Ototoxicity monitoring in South African cancer facilities: A national survey

South African Journal of Communication Disorders

Field Value
Title Ototoxicity monitoring in South African cancer facilities: A national survey
Creator Ehlert, Katerina Heinze, Barbara Swanepoel, De Wet
Subject Audiology; Oncology ototoxicity; ototoxicity monitoring; ototoxicity monitoring protocols; cancer; oncology; hearing loss; chemotherapy; platinum-based compounds
Description Background: National information regarding ototoxicity monitoring practices are limited for patients undergoing chemotherapy in South Africa.Objectives: To determine (1) the national status of ototoxicity monitoring implemented in private and public cancer facilities, (2) the knowledge and ototoxicity monitoring approaches implemented, and (3) reported challenges.Method: A descriptive quantitative survey was conducted in public and private oncology units and audiology referral clinics. Private (60%) and public (43%) oncology units that provide platinum-based chemotherapy in South Africa and audiology referral units (54%) were: (1) surveyed telephonically to determine if ototoxicity monitoring takes place; and (2) a self-administered survey was sent to qualifying oncology units and audiology referral clinics.Results: All public oncology units reported that ototoxicity monitoring only occurs on referral and is not standard practice. All private oncology units indicated that monitoring is on a patient self-referral basis when symptoms occur. Poor awareness of ototoxicity monitoring best practice guidelines was reported by all oncology units and 14% of audiology referral clinics. Audiology referral clinics reported adequate knowledge of ototoxicity protocols although they are not widely used with only 43% following best practice guidelines. The most prominent challenges reported by participants was referral system (67% oncology units; 57% audiology referral clinics), environmental noise (83% oncology units; 86% audiology referral clinics) and the compromised status of cancer patients (67% oncology units; 57% audiology referral clinics).Conclusion: Ototoxicity monitoring is not routinely implemented across oncology units in South Africa. Multidisciplinary teamwork and a simplified national ototoxicity monitoring protocol may improve hearing outcomes for patients.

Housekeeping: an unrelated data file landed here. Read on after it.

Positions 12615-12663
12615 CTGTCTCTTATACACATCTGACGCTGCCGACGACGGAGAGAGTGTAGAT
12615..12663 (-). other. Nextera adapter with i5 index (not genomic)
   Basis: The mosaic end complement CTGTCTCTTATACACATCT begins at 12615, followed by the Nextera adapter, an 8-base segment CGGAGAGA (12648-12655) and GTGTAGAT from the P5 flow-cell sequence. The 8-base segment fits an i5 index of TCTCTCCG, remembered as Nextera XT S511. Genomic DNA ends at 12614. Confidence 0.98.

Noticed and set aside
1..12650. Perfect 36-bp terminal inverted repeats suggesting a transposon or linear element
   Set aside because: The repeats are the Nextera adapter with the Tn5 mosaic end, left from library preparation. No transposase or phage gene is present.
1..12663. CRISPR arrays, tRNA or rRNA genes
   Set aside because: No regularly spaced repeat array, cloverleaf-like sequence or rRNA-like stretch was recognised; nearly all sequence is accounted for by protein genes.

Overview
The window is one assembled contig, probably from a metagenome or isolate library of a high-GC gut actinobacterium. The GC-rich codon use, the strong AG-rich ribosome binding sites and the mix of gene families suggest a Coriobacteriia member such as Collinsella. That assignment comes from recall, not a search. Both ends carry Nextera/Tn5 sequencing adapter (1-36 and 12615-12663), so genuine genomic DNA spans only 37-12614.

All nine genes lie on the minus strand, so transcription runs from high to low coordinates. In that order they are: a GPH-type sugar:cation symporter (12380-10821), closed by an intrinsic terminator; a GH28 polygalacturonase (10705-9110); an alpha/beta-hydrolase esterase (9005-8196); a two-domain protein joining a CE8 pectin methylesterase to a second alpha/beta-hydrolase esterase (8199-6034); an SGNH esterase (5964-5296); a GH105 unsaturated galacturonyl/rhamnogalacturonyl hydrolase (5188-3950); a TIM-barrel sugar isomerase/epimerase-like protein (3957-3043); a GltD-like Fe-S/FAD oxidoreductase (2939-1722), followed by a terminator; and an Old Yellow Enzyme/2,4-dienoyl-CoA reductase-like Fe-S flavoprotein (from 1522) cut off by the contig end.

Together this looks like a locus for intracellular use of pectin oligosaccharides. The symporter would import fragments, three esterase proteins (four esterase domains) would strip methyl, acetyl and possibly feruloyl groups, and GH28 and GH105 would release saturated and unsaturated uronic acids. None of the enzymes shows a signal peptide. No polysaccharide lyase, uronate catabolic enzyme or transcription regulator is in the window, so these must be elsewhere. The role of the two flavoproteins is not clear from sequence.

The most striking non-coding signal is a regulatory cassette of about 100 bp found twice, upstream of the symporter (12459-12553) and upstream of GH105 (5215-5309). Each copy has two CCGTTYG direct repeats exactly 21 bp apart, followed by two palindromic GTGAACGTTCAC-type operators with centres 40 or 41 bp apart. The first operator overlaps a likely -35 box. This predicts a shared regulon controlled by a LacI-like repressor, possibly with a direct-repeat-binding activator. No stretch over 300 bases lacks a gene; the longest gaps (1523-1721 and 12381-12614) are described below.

Publisher AOSIS
Contributor Sefako Makgatho Health Sciences University Research Development Grant
Date 2022-01-19
Type info:eu-repo/semantics/article info:eu-repo/semantics/publishedVersion — Survey
Format text/html application/epub+zip text/xml application/pdf application/pdf
Identifier 10.4102/sajcd.v69i1.846
Source South African Journal of Communication Disorders; Vol 69, No 1 (2022); 10 pages 2225-4765 0379-8046
Language eng
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https://sajcd.org.za/index.php/sajcd/article/view/846/1622 https://sajcd.org.za/index.php/sajcd/article/view/846/1623 https://sajcd.org.za/index.php/sajcd/article/view/846/1624 https://sajcd.org.za/index.php/sajcd/article/view/846/1626 https://sajcd.org.za/index.php/sajcd/article/view/846/1625
Coverage South Africa 2018-2021 Oncology units, Audiology referral clinics
Rights Copyright (c) 2022 Katerina Ehlert, Barbara Heinze, De Wet Swanepoel https://creativecommons.org/licenses/by/4.0